U.S. Sen. Tammy Baldwin didn’t need to warn people about fall weather in Wisconsin, but she did nevertheless, Thursday during a La Crosse stop to encourage in-person absentee voting before Election Day.
“We could have a snowstorm on Nov. 6. We know we’re in Wisconsin, so let’s vote early,” Baldwin said.
Baldwin was joined by her fellow Democrats state Sen. Jennifer Shilling and state Rep. Jill Billings outside of La Crosse City Hall. They all spoke on the importance of the 2018 midterm elections and the effects the results will have on Wisconsin families.
“While you go into the voting booth and there will be names of candidates, really there are critical issues that are figuratively on the ballot. Health care is on the ballot, education is on the ballot, infrastructure is on the ballot, taxes for working people is on the ballot,” Baldwin said.
Wisconsinites are passionate about those issues, as well as things like net neutrality, environmental protections and water quality, Baldwin said, and they aren’t easily swayed by attack ads.
“We say that every election is the most important one in your lifetime. The need and the importance just keeps growing every election cycle,” Shilling said.
Billings agreed that the 2018 elections are crucial as state and federal legislators grapple with issues from keeping people with pre-existing conditions insured and protecting the environment to stimulating the economy and growing the number of jobs.
“There are huge issues that are in front of us, so it’s so important that people vote,” Billings said.
Voting early is the way to go, Billing said, adding that she cast her ballot in La Crosse last week.
“It was easy, it was quick, and then you know that your vote is banked,” Billings said.
During her stop, Baldwin focused on why her constituents should cast their early ballot for her, rather than her opponent, Republican Leah Vukmir.
“My opponent has said time and time again that she wants to go to Washington to be the deciding vote to once again try to repeal the Affordable Care Act,” Baldwin said.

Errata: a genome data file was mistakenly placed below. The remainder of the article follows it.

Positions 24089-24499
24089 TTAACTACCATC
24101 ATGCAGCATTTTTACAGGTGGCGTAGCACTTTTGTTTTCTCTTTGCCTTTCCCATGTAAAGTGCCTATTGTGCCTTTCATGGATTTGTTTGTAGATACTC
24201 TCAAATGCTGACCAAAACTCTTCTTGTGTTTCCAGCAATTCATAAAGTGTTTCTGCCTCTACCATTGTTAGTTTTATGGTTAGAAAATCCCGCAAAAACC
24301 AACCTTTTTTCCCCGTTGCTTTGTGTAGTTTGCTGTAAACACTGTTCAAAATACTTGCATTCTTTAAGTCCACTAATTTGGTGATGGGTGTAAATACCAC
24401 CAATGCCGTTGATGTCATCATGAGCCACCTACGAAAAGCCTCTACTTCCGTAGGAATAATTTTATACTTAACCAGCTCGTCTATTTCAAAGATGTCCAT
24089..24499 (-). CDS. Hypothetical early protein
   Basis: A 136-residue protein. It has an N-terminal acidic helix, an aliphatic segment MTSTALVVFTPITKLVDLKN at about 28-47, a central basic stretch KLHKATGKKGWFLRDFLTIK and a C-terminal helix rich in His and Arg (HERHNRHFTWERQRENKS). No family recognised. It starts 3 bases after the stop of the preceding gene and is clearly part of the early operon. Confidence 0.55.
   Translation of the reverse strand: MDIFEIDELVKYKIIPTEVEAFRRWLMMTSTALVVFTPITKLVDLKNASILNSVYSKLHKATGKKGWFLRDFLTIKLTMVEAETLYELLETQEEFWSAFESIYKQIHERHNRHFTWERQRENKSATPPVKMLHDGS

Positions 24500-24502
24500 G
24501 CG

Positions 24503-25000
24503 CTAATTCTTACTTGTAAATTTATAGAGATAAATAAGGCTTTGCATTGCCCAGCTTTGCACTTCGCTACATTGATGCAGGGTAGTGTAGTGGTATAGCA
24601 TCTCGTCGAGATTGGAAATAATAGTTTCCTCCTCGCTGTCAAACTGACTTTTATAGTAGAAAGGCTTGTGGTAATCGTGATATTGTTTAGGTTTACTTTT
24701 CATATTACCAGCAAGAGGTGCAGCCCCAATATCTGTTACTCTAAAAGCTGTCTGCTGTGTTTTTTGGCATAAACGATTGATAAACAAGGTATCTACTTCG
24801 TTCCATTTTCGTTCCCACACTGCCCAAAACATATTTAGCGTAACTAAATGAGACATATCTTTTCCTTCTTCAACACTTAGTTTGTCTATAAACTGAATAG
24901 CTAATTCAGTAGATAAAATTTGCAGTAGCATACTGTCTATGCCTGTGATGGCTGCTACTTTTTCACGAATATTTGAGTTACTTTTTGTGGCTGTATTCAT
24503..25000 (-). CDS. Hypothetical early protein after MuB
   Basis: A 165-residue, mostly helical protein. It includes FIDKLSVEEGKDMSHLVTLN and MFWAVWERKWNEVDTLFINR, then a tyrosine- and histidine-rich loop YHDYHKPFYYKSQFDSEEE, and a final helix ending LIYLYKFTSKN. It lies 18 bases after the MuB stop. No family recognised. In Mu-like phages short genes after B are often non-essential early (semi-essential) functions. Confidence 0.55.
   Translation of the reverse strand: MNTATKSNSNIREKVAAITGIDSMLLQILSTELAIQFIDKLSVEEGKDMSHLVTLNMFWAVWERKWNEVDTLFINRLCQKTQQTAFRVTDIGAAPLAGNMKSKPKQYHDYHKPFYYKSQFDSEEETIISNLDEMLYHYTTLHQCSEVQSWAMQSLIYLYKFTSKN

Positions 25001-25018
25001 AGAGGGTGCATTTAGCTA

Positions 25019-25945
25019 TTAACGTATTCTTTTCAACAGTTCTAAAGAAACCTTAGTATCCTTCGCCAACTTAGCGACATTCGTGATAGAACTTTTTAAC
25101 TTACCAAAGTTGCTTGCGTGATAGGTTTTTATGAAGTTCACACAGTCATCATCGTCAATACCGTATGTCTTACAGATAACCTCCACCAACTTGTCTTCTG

At the ACA’s core is a protection for people will pre-existing health conditions, Baldwin said, that allows them to buy insurance. That protection is personal for her, she said, explaining that she spent three months in the hospital as a child that left her classified as uninsurable for years due to a preexisting condition.
“I grew up believing that was wrong. It’s what brought me to public service, and it’s why I fight for so many others who find themselves in that position or could if my opponent were elected to the Senate and we repealed the Affordable Care Act and all of its protections,” Baldwin said.
Shilling spoke about her experience working with Vukmir in the Wisconsin Legislature, where Vukmir was one of 16 state representatives who voted against a bill that would require insurance companies to cover hearing aids and cochlear implants for Wisconsin children. Back in 2009, Vukmir argued that it would increase costs for insurers and premiums for everyone.
“Leah Vukmir wants to take us back to the old days when insurance companies could break their own rules and jack up prices on Wisconsinites with pre-existing conditions, pricing them out of insurance coverage entirely,” Shilling said.
Baldwin didn’t get any argument when she said most Wisconsinites view Washington, D.C., as being a mess right now.
“It’s not working people for western Wisconsin. It’s not working for the hard-working people of this state. But I do want to submit for your consideration, that Washington, D.C., is actually working pretty well for some,” Baldwin said.
Baldwin pointed to the Republican-backed tax bill last year, which she said worked well for the nation’s wealthiest and most powerful individuals and corporations.
“We also know it’s leaving a big hole in our budget, and the same people who supported that plan are now talking about coming after earned benefits like Social Security and Medicare in order to close that $2 trillion hole in our nation’s budget,” Baldwin said.
Baldwin also addressed the attempted bombings that targeted Democrats such as former President Barack Obama and former Vice President Joe Biden this week.
She called the attempts absolutely unacceptable, whether the target is a public official, law enforcement, the media or any American.
“Everybody has to take responsibility for their own language, their own civility. That’s what leadership is. Pointing fingers is not leadership,” Baldwin said.
In an interview Wednesday with Fox News, Vukmir laid the blame on the extreme left, adding, “Sen. Baldwin has been happy to be a part of that.”
“We watched this happen in Wisconsin in 2011, and what we are seeing in Washington, this resist movement, this obstruct movement, is exactly what we went through,” she continued, “and people went too far, and there was a backlash, and we here in Wisconsin are seeing it happen all over again, disrupting people while they’re having dinner. It’s ridiculous, it’s across the line, and people just want us to get the work done.”